The doctor told Lin Carter that his son either had a tumor or schizophrenia.
"If I were you," he said, "I'd pray for a tumor."Carter, chairman of the Valley Mental Health Advisory Council, knows about the stigma attached to mental illness: Until he understood it as an illness for which there is no blame, he didn't want people to know. If the boy had diabetes or cancer, it would have been different.
"We have to educate the public and let them know it's not `good' to be mentally ill, but it's all right. It's not anything a person has done. There's a perception that someone took drugs or alcohol or something - that it's somehow caused by the individual. Or bad parenting. It's not."
Advocates and people with mental illness have launched a campaign to "stomp out stigma" this month. They hope others will learn mental illness can happen in any family. When it does, it's not the end of the world.
Mickie Watts has had major depression since she was a teenager. She has spent two decades working to get well. The process has been complicated, she said, by media stories, movies and television.
She doesn't want her children to see "Beauty and the Beast" because the "big threat is that the father will be taken away by a wicked man who runs a `mad house,' " she said.
Her children know she was in the Utah State Hospital. She doesn't want them to have that view of it. Another movie gives the message that "if you want to be well, you can decide to be well. I want to be well. It's not that simple."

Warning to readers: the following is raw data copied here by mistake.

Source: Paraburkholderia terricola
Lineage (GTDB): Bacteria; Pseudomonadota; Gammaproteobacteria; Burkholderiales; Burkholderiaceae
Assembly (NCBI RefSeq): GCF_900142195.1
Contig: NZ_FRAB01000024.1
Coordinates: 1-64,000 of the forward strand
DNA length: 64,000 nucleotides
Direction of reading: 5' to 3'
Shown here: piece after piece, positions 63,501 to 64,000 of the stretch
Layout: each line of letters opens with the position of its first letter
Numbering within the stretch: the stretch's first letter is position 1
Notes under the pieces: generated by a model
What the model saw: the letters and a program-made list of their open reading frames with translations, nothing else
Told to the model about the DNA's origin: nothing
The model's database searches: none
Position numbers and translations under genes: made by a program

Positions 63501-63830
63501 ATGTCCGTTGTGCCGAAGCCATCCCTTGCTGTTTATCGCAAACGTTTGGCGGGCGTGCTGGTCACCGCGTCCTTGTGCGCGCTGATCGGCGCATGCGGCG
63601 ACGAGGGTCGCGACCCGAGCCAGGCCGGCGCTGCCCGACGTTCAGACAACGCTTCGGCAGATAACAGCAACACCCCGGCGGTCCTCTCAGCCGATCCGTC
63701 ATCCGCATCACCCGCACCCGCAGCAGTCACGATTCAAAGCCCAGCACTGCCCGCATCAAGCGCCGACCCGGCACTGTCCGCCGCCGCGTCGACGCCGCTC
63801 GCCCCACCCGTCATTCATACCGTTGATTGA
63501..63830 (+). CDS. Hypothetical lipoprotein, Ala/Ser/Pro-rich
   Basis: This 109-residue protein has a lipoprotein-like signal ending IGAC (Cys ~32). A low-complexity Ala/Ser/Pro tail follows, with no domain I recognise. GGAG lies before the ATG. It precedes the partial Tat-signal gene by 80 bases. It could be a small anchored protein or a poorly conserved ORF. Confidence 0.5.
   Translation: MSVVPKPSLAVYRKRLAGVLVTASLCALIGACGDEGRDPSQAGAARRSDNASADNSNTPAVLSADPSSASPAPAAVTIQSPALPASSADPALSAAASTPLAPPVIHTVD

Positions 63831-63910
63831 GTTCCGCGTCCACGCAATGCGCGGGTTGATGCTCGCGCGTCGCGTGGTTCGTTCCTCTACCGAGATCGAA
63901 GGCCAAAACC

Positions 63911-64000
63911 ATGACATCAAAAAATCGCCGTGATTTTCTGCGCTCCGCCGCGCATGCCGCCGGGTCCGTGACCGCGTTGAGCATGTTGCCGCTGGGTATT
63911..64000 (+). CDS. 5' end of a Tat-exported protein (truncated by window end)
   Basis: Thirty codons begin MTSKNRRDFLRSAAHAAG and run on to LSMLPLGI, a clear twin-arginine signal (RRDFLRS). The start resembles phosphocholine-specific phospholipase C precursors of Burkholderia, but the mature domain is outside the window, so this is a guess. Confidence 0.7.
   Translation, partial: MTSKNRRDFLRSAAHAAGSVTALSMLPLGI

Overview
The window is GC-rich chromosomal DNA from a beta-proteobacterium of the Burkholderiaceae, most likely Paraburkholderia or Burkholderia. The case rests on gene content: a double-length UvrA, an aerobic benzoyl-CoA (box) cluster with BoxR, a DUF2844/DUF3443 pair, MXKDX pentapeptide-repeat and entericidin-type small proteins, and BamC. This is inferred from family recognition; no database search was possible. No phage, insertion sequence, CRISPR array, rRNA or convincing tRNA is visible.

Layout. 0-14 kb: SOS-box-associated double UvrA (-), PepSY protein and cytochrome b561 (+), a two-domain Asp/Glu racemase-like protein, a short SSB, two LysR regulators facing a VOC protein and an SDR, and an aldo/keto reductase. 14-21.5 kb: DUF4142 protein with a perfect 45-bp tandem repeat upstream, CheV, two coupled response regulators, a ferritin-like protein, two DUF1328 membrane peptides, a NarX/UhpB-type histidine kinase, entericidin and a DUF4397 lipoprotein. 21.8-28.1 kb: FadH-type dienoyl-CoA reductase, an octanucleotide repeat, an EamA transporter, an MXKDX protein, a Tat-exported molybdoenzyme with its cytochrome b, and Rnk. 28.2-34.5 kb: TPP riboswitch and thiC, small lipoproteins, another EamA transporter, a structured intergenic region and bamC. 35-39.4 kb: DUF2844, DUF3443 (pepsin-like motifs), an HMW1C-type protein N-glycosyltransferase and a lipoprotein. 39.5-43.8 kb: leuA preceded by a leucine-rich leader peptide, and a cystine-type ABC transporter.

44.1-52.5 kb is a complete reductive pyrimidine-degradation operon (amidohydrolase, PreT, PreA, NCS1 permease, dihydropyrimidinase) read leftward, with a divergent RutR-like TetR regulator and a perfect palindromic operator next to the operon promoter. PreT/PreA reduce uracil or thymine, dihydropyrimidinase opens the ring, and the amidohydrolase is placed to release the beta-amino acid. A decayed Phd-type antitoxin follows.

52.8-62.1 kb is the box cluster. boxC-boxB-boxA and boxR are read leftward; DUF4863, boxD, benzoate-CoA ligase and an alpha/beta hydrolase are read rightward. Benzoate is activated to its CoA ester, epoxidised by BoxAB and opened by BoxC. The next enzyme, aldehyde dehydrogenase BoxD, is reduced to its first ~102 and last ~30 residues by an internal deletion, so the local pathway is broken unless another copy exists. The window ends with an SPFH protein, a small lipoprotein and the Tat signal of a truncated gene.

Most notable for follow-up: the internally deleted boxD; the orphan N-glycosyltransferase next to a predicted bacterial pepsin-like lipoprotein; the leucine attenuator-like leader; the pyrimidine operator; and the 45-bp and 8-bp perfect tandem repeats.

Over the years, she has seen stigma and discrimination against people with mental illness, such as the time a group of young patients with mental illness who had been swimming at a local gym were asked politely not to come back because they made other clients uncomfortable.
"They were told they were unsightly," Watts said. "People need to stop being afraid of us. We're the same as you are, except we have dysfunctions in our brain. We have hopes, dreams, everything else."
Carter's son, like most with mental illness, can be treated with medications, which have a high success rate in controlling illness. There is no cure. His son wants to find work but it's hard because of his medical history. Some believe he's incapable of work. "How are you going to know until you try?" his father asked.
In the meantime, if a crime is committed by someone with a mental illness, that fact is played up in the media. But nobody hears about the successful attorney who battles mental illness. Or the young adult who is going to college and working despite mental illness. Those stories aren't told, Carter said, although they are as real as the other stories.